But I do really like how much detail there is in the book about the traditional way of life on the upper Thames that was just about still there in the 1920s, embodied in the character of Burgess, the gardening obsessed lock keeper. There’s also lots of great bits about the canoes and punts visitors could hire to camp in as they beetled about on the beautiful stream, overhung with willows and inhabited by herons, in the manner of Jerome K Jerome’s Three Men in a Boat from three decades before. Knox even acknowledges how unlikely a setting it is for a murder, having Bredon say part way through “The Upper River is the last place where your’e likely to meet an old acquaintance with a grievance and a shot-gun.” Unlike the sometimes seedy character of the Thames downstream in London and beyond, here in the upper reaches death cannot touch its pastoral wonders.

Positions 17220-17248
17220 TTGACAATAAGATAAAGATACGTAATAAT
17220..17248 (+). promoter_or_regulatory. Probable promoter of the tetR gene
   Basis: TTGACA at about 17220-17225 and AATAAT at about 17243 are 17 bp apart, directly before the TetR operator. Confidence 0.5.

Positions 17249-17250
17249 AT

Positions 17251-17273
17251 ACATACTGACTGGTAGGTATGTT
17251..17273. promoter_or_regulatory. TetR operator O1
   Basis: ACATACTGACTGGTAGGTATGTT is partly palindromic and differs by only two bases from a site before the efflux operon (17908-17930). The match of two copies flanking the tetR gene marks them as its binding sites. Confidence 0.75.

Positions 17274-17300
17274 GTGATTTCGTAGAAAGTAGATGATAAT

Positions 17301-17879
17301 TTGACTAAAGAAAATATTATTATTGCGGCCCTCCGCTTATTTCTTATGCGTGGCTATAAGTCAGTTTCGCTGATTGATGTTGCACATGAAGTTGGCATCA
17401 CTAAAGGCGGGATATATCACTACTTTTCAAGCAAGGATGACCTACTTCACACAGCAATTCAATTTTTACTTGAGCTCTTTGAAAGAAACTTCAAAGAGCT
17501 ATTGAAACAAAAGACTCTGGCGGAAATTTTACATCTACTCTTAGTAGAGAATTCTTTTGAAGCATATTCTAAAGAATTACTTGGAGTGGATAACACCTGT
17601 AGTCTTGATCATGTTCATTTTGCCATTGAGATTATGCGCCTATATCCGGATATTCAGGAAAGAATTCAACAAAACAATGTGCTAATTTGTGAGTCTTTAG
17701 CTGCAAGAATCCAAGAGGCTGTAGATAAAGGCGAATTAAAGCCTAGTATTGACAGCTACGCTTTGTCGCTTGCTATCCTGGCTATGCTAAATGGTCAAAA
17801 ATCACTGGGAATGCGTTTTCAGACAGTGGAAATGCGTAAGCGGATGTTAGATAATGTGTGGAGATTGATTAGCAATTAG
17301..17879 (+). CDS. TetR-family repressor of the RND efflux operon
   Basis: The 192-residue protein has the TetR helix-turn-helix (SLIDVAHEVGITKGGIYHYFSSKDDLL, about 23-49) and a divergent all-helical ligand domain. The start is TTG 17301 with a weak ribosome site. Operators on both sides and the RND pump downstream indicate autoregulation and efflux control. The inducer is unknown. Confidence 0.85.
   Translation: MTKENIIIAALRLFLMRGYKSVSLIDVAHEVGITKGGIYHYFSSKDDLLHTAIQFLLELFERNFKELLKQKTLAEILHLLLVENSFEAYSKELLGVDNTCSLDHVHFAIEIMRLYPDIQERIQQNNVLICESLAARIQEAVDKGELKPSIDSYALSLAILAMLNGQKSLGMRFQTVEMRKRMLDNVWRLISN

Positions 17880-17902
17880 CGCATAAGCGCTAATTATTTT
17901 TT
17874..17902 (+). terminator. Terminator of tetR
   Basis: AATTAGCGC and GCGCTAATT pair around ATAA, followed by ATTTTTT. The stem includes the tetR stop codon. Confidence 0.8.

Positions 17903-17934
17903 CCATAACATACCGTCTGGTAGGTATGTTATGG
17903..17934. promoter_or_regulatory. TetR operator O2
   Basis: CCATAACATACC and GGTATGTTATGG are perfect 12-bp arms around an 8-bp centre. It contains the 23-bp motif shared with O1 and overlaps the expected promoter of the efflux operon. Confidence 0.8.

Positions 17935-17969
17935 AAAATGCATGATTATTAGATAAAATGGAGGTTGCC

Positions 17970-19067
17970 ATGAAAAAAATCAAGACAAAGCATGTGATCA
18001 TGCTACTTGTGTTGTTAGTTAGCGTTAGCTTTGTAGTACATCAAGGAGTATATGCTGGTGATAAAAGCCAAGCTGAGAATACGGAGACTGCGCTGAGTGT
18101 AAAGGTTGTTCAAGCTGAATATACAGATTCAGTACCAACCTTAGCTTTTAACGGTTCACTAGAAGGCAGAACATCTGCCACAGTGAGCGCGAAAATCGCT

Perhaps the most directly Thames-related whodunnit, the most perfectly rivery mystery, is to be found in a short story by another Detection Club member, the Irish novelist Freeman Wills Crofts. “Dark Waters” was actually published long after the so-called golden age of detective fiction had come to a close with the advent of the second world war, since it first appeared in the London Evening Standard in September 1953. Yet since Crofts published his first novel in 1920 and was a contemporary of Agatha Christie and Dorothy L. Sayers, taking part in several of the collaborative works I mentioned in episode nine, I think this story belongs with his golden age work. It’s a deceptively simple and short tale, showing Crofts’ genius for cunning plot construction, with a thriller-esque twist to it that I don’t want to spoil by giving more details. But it’s a brilliant example of the place the Thames holds in the collective psyche as the taker-away of all awkward problems. As the central character says: “The Thames! What was the river for, if not to meet the problems of those who lived on its banks?”